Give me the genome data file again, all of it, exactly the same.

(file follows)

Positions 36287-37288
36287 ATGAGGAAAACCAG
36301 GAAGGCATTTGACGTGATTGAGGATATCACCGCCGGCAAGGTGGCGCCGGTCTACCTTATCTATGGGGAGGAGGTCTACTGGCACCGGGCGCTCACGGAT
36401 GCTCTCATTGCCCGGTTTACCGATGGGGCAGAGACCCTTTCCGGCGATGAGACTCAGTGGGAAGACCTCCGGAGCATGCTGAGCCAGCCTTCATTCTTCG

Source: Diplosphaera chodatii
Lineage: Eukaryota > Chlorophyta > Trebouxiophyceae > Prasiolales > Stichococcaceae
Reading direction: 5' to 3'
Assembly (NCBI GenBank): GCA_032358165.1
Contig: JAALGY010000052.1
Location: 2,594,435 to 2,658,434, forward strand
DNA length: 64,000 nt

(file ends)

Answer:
Positions 36287-37288
36287 ATGAGGAAAACCAG
36301 GAAGGCATTTGACGTGATTGAGGATATCACCGCCGGCAAGGTGGCGCCGGTCTACCTTATCTATGGGGAGGAGGTCTACTGGCACCGGGCGCTCACGGAT
36401 GCTCTCATTGCCCGGTTTACCGATGGGGCAGAGACCCTTTCCGGCGATGAGACTCAGTGGGAAGACCTCCGGAGCATGCTGAGCCAGCCTTCATTCTTCG

Source: Diplosphaera chodatii
Lineage: Eukaryota > Chlorophyta > Trebouxiophyceae > Prasiolales > Stichococcaceae
Reading direction: 5' to 3'
Assembly (NCBI GenBank): GCA_032358165.1
Contig: JAALGY010000052.1
Location: 2,594,435 to 2,658,434, forward strand
DNA length: 64,000 nt